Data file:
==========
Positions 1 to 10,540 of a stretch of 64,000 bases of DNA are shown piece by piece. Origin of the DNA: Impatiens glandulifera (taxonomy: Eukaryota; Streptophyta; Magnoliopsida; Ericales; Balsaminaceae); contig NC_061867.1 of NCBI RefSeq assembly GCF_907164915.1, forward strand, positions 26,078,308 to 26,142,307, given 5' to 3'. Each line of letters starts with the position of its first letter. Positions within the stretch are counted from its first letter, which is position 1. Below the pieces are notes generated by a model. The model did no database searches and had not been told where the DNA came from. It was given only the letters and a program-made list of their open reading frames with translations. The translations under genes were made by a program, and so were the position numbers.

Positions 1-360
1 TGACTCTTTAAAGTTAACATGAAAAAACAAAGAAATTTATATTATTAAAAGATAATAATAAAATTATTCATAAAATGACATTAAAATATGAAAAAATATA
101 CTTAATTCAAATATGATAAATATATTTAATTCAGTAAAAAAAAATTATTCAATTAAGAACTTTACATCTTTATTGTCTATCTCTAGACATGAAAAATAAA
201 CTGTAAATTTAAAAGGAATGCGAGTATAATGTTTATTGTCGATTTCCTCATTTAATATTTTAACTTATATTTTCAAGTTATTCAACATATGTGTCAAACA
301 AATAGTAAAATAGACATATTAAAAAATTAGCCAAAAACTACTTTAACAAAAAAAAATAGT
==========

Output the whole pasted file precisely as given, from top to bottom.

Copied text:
Positions 1 to 10,540 of a stretch of 64,000 bases of DNA are shown piece by piece. Origin of the DNA: Impatiens glandulifera (taxonomy: Eukaryota; Streptophyta; Magnoliopsida; Ericales; Balsaminaceae); contig NC_061867.1 of NCBI RefSeq assembly GCF_907164915.1, forward strand, positions 26,078,308 to 26,142,307, given 5' to 3'. Each line of letters starts with the position of its first letter. Positions within the stretch are counted from its first letter, which is position 1. Below the pieces are notes generated by a model. The model did no database searches and had not been told where the DNA came from. It was given only the letters and a program-made list of their open reading frames with translations. The translations under genes were made by a program, and so were the position numbers.

Positions 1-360
1 TGACTCTTTAAAGTTAACATGAAAAAACAAAGAAATTTATATTATTAAAAGATAATAATAAAATTATTCATAAAATGACATTAAAATATGAAAAAATATA
101 CTTAATTCAAATATGATAAATATATTTAATTCAGTAAAAAAAAATTATTCAATTAAGAACTTTACATCTTTATTGTCTATCTCTAGACATGAAAAATAAA
201 CTGTAAATTTAAAAGGAATGCGAGTATAATGTTTATTGTCGATTTCCTCATTTAATATTTTAACTTATATTTTCAAGTTATTCAACATATGTGTCAAACA
301 AATAGTAAAATAGACATATTAAAAAATTAGCCAAAAACTACTTTAACAAAAAAAAATAGT